A Senate bill would instruct the Federal Motor Carrier Safety Administration to conduct a pilot study of lowering the age at which Class A CDL holders can drive trucks across state lines in the U.S.
The Commercial Driver Act (S.1672), introduced by Sen. Deb Fischer (R-NE) and co-sponsored by Sen. Jon Tester (D-MT), would allow contiguous states to enter into compacts to standardize the licensing requirements for drivers— including those under age 21– to operate commercial motor vehicles in interstate commerce, reports Heavy Duty Trucking.
Not mentioned in the bill is the concept of graduated CDL licensing, which calls for allowing 18- to 20-year olds to work as apprentice drivers to gain on-the-road experience leading to becoming fully licenced at age 21. Presumably, states that would take part in any standardization pilots enabled by the legislation might consider studying the apprenticeship model.
The American Trucking Associations favors that approach to help draw in younger recruits for driving jobs. According to Dave Osiecki, ATA executive vice president and chief of national advocacy, age-graduated licenses are “not a new concept for passenger car drivers” and that it’s “important to conduct research on this to attract people to this industry.”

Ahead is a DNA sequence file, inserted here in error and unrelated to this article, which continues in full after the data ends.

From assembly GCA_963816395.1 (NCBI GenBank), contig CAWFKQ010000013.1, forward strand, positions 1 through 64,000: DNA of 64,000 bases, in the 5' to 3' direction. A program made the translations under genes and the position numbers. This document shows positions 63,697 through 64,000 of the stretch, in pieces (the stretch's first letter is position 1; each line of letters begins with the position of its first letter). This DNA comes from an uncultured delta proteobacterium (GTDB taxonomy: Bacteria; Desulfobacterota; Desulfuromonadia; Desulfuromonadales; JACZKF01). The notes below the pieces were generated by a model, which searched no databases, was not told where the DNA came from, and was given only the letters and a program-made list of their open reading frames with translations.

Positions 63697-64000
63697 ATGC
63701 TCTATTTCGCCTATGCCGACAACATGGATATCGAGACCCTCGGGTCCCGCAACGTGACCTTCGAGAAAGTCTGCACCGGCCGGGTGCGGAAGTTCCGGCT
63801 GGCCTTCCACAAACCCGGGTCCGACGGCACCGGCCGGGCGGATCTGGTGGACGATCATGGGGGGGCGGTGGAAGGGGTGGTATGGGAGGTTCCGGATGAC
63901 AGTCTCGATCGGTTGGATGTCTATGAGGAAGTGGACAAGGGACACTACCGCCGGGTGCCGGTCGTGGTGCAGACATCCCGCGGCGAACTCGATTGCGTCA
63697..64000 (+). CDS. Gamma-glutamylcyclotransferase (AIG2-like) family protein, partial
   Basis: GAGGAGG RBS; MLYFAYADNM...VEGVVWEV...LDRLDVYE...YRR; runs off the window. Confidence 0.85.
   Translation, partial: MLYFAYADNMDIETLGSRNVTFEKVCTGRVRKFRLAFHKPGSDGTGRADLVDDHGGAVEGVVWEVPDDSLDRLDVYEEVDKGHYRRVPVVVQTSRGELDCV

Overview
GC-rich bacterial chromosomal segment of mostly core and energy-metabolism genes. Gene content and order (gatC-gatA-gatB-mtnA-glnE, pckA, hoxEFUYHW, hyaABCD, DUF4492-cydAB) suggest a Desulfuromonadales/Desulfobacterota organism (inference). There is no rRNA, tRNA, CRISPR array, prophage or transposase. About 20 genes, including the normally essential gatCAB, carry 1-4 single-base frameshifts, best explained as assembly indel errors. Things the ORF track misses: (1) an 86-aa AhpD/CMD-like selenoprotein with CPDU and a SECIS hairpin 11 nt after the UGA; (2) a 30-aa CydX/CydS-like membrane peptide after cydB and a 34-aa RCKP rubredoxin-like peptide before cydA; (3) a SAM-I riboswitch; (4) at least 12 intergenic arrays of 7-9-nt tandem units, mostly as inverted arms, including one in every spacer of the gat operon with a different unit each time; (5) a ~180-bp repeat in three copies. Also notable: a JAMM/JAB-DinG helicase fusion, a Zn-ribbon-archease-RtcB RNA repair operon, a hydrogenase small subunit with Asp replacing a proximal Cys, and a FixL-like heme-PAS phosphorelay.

ATA said it supports the Act because it helps address the growing shortage of commercial truck drivers.
“As our population grows and our freight demands increase, we are going to need more drivers,” said Bill graves, ATA president & CEO. “The Commercial Driver Act helps solve two problems by expanding the pool of eligible drivers and creating employment opportunities for younger Americans.”
Graves also remarked that, “it is illogical that a 20-year-old can drive the 500 miles from San Francisco to San Diego, but (currently) not the eight miles from Memphis, Tennessee to West Memphis, Arkansas … Even more illogical is that a 20-year-old may not drive a truck in any state if the cargo in it originated outside the state or will eventually leave the state by some other means.”
The bill states that the act would not change “the authority to operate in Interstate Commerce for drivers over the age of 21, including by setting the minimum age requirement to receive a Class A commercial driver’s licence at 18 years of age.”